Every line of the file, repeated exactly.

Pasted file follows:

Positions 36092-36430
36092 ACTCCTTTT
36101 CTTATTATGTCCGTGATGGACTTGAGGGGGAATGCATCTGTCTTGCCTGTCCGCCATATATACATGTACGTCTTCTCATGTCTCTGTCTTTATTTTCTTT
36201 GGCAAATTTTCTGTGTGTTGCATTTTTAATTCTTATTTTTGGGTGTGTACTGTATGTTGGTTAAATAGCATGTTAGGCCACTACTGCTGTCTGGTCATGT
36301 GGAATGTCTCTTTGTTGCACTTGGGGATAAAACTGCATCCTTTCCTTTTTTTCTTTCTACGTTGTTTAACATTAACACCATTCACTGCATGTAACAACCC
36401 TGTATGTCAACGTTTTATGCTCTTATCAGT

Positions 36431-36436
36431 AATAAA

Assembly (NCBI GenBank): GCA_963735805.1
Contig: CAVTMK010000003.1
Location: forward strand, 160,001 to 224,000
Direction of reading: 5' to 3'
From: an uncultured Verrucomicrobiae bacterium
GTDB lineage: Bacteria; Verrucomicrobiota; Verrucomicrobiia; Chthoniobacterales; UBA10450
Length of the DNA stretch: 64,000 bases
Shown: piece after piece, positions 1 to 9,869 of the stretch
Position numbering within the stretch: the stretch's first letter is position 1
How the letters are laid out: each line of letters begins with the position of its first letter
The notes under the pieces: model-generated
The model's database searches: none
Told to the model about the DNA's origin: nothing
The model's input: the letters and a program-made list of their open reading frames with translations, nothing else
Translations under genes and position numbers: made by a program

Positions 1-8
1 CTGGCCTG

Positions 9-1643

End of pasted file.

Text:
Positions 36092-36430
36092 ACTCCTTTT
36101 CTTATTATGTCCGTGATGGACTTGAGGGGGAATGCATCTGTCTTGCCTGTCCGCCATATATACATGTACGTCTTCTCATGTCTCTGTCTTTATTTTCTTT
36201 GGCAAATTTTCTGTGTGTTGCATTTTTAATTCTTATTTTTGGGTGTGTACTGTATGTTGGTTAAATAGCATGTTAGGCCACTACTGCTGTCTGGTCATGT
36301 GGAATGTCTCTTTGTTGCACTTGGGGATAAAACTGCATCCTTTCCTTTTTTTCTTTCTACGTTGTTTAACATTAACACCATTCACTGCATGTAACAACCC
36401 TGTATGTCAACGTTTTATGCTCTTATCAGT

Positions 36431-36436
36431 AATAAA

Assembly (NCBI GenBank): GCA_963735805.1
Contig: CAVTMK010000003.1
Location: forward strand, 160,001 to 224,000
Direction of reading: 5' to 3'
From: an uncultured Verrucomicrobiae bacterium
GTDB lineage: Bacteria; Verrucomicrobiota; Verrucomicrobiia; Chthoniobacterales; UBA10450
Length of the DNA stretch: 64,000 bases
Shown: piece after piece, positions 1 to 9,869 of the stretch
Position numbering within the stretch: the stretch's first letter is position 1
How the letters are laid out: each line of letters begins with the position of its first letter
The notes under the pieces: model-generated
The model's database searches: none
Told to the model about the DNA's origin: nothing
The model's input: the letters and a program-made list of their open reading frames with translations, nothing else
Translations under genes and position numbers: made by a program

Positions 1-8
1 CTGGCCTG

Positions 9-1643